Jump to content

  • Log In with Google      Sign In   
  • Create Account


Member Since 21 Sep 2005
Offline Last Active Apr 05 2014 08:46 AM

Posts I've Made

In Topic: What free c++ IDE has the best syntax highlighting? ( not including VS2012 )

08 October 2012 - 02:22 AM

I vote for Qt Creator. It's open source and cross platform (win, linux, mac).

The syntax highlighting is very decent. For example highlighting of a symbol under cursor highlights it correctly inside its scope, not just the same word in the whole editor. Code completion just works (unlike Visual Studio's Intellisense).

I like also small refactoring features, like changing declaration of a method in a header file will automatically sync the change to the implementation in the .cpp file. The code editor has also features like follow symbol (Ctrl+click), find usages, switch between definition and declaration, etc. These things in Qt Creator just work, while in other IDEs I've tried, only work sometimes.

Although the IDE is not as customizable as Visual Studio or Eclipse (forget dockable panels), it's organized quite ergonomically and it's very fast (unlike eg. Eclipse).

You can download the SDK installer here: http://qt-project.org/downloads

It's worth to mention, that the Qt Creator IDE was designed to work with the Qt libraries, which itself is a great cross platform application toolkit for writing any kind of app imaginable. It literally runs everywhere, eg. besides desktop platforms also ARM and embedded platforms, Android, soon iOS. You can of course use Qt Creator and not use the Qt libraries if you don't need them. However if you are into C++ and cross-platform development, I strongly recommend looking into Qt itself.

In Topic: Confused about char types.

26 June 2010 - 03:56 AM

Unicode text files usually (but not necessarily) start with a byte sequence, called the Byte order mark or BOM. This is a sequence of 2, 3, or 4 bytes which tells you which unicode encoding is the file saved in on the disk.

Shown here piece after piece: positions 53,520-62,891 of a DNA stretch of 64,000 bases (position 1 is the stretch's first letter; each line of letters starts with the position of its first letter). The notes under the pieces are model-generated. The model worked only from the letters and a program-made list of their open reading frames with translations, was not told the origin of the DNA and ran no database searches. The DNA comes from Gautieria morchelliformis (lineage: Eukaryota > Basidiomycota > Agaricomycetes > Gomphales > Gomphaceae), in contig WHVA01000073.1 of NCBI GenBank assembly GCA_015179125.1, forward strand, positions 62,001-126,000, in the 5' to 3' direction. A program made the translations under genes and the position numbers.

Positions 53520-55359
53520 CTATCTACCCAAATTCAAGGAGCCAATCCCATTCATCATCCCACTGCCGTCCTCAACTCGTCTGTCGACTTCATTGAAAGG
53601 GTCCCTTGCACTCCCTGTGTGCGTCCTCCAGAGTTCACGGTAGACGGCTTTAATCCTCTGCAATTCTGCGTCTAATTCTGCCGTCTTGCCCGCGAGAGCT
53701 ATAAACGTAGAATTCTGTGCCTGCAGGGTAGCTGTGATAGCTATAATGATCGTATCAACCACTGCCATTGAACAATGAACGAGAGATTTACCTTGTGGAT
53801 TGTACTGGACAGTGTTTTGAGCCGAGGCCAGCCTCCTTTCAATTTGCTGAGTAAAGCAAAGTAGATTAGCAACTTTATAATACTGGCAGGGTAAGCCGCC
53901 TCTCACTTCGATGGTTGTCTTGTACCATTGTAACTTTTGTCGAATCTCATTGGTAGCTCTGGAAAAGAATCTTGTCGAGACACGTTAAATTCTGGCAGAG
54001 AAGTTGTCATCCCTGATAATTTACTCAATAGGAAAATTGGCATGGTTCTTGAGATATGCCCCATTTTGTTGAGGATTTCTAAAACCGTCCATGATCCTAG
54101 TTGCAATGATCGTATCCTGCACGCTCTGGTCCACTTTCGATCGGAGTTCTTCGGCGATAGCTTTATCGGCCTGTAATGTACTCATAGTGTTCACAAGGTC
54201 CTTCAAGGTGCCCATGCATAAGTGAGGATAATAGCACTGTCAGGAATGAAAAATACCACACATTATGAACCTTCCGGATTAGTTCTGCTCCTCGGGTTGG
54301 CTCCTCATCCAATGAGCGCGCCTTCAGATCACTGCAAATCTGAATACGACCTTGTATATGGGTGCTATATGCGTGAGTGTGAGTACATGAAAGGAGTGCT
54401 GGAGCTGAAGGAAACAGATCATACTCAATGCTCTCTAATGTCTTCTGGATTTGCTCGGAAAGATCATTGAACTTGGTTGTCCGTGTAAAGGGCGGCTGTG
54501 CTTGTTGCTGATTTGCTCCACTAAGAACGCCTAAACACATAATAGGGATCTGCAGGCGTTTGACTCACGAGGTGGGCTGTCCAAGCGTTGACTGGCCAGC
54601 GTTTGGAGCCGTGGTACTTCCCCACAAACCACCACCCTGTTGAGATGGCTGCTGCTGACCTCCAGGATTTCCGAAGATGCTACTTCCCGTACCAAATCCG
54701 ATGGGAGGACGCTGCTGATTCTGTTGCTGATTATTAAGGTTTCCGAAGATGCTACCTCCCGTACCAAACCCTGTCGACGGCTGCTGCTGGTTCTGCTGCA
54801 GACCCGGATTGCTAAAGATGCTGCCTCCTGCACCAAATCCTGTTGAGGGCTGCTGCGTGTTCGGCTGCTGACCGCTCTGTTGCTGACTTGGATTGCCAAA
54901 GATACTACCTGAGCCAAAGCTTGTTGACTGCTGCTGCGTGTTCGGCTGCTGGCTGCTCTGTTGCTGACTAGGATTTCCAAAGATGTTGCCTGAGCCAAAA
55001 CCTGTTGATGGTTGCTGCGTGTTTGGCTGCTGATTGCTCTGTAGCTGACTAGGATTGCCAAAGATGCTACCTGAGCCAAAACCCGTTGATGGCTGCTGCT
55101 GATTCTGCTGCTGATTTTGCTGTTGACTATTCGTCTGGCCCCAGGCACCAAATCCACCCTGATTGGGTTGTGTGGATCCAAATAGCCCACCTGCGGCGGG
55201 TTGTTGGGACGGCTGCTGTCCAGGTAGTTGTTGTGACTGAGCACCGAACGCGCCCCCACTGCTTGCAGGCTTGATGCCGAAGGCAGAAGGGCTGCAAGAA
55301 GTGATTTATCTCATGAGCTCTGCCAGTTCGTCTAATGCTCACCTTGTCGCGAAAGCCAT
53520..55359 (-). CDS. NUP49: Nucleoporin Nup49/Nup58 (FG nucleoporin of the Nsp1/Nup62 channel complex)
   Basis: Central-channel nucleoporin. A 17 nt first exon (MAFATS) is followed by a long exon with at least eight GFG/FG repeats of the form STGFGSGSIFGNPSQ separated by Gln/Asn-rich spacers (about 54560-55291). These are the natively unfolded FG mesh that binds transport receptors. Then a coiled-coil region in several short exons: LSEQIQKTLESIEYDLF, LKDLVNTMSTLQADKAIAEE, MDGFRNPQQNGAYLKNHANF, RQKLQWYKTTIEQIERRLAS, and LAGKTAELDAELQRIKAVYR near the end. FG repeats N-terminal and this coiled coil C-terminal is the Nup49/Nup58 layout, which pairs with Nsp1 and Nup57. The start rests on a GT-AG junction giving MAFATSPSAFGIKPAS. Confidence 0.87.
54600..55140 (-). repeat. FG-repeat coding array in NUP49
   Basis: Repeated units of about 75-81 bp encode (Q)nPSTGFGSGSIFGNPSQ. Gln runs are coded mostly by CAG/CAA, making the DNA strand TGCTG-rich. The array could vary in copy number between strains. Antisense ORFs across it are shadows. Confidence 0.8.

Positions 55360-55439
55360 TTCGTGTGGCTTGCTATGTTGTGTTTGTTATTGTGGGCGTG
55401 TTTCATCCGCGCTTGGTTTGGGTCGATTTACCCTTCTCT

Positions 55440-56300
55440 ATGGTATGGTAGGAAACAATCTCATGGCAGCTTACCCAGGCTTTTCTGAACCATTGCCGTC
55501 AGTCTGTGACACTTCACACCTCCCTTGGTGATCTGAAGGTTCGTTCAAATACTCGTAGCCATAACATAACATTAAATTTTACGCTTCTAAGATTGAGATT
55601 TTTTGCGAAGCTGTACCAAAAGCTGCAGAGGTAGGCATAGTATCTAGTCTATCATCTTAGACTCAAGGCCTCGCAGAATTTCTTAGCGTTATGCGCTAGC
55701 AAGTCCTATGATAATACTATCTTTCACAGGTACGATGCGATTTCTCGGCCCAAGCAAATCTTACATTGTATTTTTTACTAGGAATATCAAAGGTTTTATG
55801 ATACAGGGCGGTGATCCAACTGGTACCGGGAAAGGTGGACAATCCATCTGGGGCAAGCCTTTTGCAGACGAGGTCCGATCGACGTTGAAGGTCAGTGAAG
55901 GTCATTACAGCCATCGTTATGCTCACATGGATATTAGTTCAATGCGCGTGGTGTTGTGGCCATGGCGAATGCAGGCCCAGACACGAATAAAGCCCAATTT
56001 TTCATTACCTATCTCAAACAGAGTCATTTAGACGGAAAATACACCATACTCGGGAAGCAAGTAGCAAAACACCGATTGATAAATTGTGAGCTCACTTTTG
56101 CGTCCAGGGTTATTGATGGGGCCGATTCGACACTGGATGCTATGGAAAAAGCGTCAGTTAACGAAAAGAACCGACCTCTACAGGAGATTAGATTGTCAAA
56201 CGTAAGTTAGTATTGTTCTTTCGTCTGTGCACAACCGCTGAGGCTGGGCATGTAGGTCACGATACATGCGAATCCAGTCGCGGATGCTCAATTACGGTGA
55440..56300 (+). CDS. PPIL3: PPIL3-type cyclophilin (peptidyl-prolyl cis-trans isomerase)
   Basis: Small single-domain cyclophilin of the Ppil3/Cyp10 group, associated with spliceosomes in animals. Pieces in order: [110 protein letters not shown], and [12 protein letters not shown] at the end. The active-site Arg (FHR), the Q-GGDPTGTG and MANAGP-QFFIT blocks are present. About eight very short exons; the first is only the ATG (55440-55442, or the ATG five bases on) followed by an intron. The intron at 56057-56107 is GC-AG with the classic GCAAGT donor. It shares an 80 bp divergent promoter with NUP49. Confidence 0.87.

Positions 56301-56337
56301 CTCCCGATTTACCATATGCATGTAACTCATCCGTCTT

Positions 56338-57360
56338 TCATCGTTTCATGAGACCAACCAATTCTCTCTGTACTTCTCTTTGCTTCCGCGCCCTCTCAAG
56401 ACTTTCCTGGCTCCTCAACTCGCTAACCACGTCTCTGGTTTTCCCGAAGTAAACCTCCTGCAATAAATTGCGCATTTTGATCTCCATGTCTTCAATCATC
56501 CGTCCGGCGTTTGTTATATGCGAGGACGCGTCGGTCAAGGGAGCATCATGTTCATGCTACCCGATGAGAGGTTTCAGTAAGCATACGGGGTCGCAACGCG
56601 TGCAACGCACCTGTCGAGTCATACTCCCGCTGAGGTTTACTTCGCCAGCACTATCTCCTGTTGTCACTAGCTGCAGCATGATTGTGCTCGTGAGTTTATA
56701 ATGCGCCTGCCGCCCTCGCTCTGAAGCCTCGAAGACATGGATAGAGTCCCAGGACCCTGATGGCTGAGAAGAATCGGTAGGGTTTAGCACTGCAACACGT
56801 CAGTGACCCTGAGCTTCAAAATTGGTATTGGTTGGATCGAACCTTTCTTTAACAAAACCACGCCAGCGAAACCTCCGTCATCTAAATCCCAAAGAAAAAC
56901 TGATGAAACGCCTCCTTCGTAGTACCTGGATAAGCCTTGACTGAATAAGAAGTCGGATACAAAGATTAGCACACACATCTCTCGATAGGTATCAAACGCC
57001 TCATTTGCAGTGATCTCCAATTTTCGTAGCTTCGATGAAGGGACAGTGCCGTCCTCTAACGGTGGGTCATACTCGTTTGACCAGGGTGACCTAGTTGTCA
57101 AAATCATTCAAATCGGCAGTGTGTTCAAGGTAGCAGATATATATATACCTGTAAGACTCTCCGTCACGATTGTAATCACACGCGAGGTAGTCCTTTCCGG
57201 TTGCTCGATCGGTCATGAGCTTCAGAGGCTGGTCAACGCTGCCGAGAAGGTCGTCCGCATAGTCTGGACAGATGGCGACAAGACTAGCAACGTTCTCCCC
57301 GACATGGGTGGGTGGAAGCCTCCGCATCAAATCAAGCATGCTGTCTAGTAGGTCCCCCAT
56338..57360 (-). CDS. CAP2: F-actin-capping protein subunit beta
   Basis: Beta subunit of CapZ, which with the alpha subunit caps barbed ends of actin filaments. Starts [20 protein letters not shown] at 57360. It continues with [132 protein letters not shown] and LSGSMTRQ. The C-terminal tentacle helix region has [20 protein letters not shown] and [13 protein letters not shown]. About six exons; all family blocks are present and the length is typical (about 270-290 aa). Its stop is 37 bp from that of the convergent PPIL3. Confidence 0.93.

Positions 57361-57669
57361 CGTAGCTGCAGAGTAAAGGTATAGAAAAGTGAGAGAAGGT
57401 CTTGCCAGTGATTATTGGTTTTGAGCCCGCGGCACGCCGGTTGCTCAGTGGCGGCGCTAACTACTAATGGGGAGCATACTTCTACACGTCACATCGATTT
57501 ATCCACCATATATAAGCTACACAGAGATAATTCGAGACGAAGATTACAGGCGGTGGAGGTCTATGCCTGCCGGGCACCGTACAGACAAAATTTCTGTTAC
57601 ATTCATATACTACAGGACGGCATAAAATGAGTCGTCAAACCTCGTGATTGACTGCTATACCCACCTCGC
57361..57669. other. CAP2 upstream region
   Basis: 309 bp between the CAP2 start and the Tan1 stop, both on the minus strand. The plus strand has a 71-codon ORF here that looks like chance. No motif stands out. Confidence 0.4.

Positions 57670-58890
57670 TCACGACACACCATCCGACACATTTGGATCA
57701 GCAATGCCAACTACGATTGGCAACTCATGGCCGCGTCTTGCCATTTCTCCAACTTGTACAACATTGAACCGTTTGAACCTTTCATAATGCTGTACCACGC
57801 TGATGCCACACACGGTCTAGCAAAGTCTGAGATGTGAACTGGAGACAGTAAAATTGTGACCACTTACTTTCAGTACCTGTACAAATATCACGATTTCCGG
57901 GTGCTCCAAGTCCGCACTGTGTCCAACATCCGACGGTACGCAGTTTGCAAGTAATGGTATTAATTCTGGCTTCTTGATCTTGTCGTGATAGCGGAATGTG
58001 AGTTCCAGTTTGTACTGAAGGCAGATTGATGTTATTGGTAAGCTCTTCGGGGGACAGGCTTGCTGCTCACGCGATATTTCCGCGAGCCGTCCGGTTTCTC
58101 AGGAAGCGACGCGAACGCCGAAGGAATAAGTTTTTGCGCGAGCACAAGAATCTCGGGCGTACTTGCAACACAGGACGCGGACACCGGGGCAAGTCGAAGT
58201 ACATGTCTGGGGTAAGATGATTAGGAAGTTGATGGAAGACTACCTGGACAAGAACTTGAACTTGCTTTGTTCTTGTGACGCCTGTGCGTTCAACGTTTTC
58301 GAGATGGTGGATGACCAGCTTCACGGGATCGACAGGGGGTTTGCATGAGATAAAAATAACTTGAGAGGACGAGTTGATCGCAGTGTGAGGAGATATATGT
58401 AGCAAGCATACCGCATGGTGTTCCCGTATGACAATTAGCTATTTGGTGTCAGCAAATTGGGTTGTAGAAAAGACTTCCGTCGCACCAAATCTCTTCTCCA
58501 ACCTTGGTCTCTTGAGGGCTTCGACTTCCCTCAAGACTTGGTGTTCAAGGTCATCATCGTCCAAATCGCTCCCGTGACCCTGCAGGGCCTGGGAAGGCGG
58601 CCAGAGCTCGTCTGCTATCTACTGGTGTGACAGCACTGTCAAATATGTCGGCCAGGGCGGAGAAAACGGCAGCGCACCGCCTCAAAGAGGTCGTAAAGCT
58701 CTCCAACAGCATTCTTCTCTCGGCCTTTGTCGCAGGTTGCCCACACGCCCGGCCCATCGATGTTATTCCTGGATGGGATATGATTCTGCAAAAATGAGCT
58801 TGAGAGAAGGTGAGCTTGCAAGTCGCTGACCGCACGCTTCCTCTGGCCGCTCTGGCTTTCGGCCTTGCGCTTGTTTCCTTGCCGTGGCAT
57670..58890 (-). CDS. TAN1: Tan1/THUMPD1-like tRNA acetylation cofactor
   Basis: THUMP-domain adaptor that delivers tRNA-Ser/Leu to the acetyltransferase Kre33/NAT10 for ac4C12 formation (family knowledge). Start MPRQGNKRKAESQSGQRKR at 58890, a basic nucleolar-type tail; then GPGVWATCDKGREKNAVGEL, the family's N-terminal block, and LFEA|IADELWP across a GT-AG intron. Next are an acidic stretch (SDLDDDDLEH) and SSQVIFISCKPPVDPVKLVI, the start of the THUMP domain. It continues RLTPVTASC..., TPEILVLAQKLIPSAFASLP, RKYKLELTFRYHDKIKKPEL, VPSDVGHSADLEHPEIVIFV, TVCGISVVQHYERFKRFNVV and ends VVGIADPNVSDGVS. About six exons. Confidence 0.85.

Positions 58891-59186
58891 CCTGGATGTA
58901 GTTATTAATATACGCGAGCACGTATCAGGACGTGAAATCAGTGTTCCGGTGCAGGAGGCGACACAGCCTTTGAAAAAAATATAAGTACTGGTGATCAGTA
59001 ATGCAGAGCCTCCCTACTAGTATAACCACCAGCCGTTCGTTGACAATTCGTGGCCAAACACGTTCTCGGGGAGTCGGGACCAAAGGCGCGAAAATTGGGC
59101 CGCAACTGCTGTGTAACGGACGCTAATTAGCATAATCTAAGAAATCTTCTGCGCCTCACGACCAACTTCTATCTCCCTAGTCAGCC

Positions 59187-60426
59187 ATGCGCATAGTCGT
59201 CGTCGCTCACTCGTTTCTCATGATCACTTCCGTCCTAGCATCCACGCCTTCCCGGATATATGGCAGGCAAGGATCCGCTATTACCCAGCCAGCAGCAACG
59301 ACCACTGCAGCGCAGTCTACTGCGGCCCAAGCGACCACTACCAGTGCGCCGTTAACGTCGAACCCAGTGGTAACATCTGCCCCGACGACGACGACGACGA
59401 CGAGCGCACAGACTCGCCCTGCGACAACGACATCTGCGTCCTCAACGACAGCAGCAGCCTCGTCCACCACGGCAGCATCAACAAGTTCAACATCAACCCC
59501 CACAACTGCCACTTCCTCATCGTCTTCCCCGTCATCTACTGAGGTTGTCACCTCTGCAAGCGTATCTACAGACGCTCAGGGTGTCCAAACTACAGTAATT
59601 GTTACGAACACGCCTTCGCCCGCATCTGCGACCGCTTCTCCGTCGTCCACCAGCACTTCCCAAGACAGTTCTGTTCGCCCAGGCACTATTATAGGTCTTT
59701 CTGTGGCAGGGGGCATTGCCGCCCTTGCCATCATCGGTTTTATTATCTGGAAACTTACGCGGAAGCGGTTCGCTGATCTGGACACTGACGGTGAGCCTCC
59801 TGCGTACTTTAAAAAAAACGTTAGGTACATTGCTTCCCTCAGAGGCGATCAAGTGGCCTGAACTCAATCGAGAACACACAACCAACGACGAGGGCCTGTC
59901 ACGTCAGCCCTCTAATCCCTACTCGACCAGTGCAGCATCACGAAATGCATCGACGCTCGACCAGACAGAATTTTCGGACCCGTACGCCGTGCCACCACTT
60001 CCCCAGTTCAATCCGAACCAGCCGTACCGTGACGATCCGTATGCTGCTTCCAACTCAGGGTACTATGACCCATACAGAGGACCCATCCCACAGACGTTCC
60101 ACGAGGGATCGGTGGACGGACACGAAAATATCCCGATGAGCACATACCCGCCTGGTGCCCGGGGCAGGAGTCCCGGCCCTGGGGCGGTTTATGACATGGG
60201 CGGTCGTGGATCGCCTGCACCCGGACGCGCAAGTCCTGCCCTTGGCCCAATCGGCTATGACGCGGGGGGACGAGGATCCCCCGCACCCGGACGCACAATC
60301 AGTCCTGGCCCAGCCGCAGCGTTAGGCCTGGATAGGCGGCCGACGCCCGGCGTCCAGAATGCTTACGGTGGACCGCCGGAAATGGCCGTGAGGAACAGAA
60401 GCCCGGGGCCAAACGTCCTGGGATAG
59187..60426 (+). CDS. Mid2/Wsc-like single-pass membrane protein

If you use .Net/CLI you can use the StreamReader class to read your text files. It automatically detects the byte order mark and chooses the correct unicode encoding to translate bytes to characters.

In Topic: Specular problem solved

07 February 2010 - 06:51 PM

Clearly this is problem of the mesh, not the shader, as Ashaman73 pointed out. The surface normal continuity is broken where the specular seam appears. When dealing with smooth surfaces, one way to avoid such artifacts is to share vertices (and thus share normals and texcoords) between adjacent triangles. I.e. store each vertex of the mesh just once and use indexes to form triangles.

In Topic: Game Programing Books.

07 February 2010 - 08:01 AM

If you already know a programming language and want an introduction to game programming, then I would recommend Core Techniques and Algorithms in Game Programming by Daniel Sanchez-Crespo Dalmau - http://www.amazon.com/Core-Techniques-Algorithms-Game-Programming/dp/0131020099

It won't teach you how to program Crysis-looking game, but it will give you a decent introduction into what's going on inside a game.

In Topic: 2D UI Transformations

06 February 2010 - 05:27 AM

I found out, that for me (in my D3D9 based engine) it best works to use one dynamic vertex buffer for all ingame GUIs and fill it every frame with GUI quads. That way I have total control over the quads. I can update the quads every frame and animate their position, color/alpha and texture coordinates very easily. Vertex updates are really fast if you use a dynamic vertex buffer along with D3DLOCK_DISCARD or D3DLOCK_NOOVERWRITE. In my case there was almost no performance difference between the two approaches:
- update GUI quads every frame using dynamic VB.
- cache GUI quads in a static VB once, draw them many times
So I would naturally opt for the first way - fill the VB every frame.

To your second question: scaling operation works relative to the origin of the coordinate system (in fact every transformation works relative to the origin). Say, your quad has screen coordinates (left,top,right,bottom) = (2,4,8,6), then scaling them by uniform scale coeficient 3.0 will result in new coordinates (6,12,24,18). So yes, the quad would seem to be translated too. What you want to do, is to translate the quad by the negative value of its absolute center position before scaling, then scale and then translate by the same value back. Of course you can combine these 3 operations into a single transformation matrix and perform the operation in one step.

Hope that helped a little.